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After we heard about Dan Bucatinsky's new ABC series Show & Tell, which will be adapted from his Does This Baby Make me Look Straight? parenting book. We knew the show would be a gay-friendly dramedy about a group of parents whose kids attend the same school, but we didn't know anything else. Fortunately, we caught up with Bucatinsky to ask some questions about his new show and get a better idea of what to expect.
Out: How much of the humor from Does This Baby Make Me Look Straight? will remain? Or is just a jumping off point for completely new story lines and less of your personal stories?
The show is merely inspired by my book. Tonally, it does straddle comedy and drama all the time. And the characters of the gay couple in my pilot will share a few of the stories I tell in my book, but so will some of the straight characters. The show is really about what it's like to juggle being a parent at a particular time in a person's life... dealing with the politics of parenthood while struggling with a sort of comedic narcissism as we approach 40. But it's a soap. Scandalous and fast. Gasp-worthy stories of secrets, lies — you know — sex and money, the things that can often tear a family apart.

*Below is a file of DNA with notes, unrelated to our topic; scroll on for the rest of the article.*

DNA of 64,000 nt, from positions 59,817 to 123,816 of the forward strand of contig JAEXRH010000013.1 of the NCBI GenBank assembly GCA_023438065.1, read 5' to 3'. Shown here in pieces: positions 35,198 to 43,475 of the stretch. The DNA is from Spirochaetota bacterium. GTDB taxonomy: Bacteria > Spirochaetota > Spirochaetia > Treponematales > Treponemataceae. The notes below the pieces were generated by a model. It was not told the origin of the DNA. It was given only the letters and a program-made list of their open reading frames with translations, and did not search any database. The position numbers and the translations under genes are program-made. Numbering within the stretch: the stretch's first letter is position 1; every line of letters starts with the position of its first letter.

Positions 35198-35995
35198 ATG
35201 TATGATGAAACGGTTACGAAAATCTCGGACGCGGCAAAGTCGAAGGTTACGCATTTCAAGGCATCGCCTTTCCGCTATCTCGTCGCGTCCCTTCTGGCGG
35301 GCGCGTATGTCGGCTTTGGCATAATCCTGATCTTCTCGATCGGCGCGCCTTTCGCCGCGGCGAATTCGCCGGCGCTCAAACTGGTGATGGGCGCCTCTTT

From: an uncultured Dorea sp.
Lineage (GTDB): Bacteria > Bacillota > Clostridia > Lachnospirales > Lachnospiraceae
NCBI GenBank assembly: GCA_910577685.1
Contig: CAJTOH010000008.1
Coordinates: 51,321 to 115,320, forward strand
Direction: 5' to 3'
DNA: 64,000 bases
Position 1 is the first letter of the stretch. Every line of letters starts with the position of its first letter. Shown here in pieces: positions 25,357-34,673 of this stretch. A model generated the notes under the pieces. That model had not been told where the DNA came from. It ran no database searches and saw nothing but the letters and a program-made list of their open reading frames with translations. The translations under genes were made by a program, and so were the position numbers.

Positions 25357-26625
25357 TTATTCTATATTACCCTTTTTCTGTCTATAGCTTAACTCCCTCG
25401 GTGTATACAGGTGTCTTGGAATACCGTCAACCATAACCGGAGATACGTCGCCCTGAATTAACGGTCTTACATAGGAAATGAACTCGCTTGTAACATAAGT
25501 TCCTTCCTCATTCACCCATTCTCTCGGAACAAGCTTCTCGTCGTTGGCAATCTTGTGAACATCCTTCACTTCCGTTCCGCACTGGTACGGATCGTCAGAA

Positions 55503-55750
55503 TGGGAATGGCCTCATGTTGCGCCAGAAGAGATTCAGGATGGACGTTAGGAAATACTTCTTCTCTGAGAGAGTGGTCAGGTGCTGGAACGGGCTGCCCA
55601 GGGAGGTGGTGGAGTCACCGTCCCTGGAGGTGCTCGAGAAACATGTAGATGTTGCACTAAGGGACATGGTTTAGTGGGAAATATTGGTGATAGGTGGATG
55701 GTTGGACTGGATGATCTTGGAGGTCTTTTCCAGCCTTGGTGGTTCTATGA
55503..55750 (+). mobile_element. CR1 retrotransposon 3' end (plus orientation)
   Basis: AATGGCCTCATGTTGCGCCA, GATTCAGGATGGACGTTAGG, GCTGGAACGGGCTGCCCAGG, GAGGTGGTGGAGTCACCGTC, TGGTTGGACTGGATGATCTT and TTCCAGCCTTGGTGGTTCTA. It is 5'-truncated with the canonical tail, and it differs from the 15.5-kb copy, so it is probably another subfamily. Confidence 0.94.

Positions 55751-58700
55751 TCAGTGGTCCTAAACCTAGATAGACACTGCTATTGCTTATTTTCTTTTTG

Is there a sense of a "core" of characters or is it still too early to say?
It's a true ensemble. Four families whose first graders are all in the same class.
Please tell us that there will be a gay male couple at the center?
Yes, there's a gay couple. But also a single parent. And two others. Of course, all of it can change. It's just in the planning stages.
You seem to have such a great working relationship with funny and talented ladies. What does that sort of creative team bring to whatever project you're working on?
I've been very lucky to get inspiration from strong, talented and funny women. Shonda Rhimes is a genius at tapping into those things that are insanely dramatic — but also human and universal and envelope-pushing. I could do worse when it comes to mentors. And Lisa Kudrow? Forget it: Nobody smarter and nobody funnier. Women know a thing or two about feeling marginalized and disempowered, and most good drama comes from being able to tap into real, grounded, but also hilarious flaws.
And a personal question: Do your kids know about this? Are they too young to understand?
None of the kids in the show will be based on my kids, except maybe anecdotally. My kids are young and they don't really follow the twists and turns of my creative ventures, but they're old enough now where I'd like to fictionalize as much as possible. I'm tapping into the feeling my book evokes and the mind-set of the parent much more than the details of the kids.
Is this the antithesis to Modern Family? Or is that too much to ask?
I wouldn't say the "antithesis." I want to tell good, fun, grounded and funny stories about families. That show brilliantly tells comedic stories about one big family. We may chart some of the same territory, but tonally very different shows. I think mine is more like if Parenthood and Scandal had a baby. And their surrogate was, maybe, Desperate Housewives.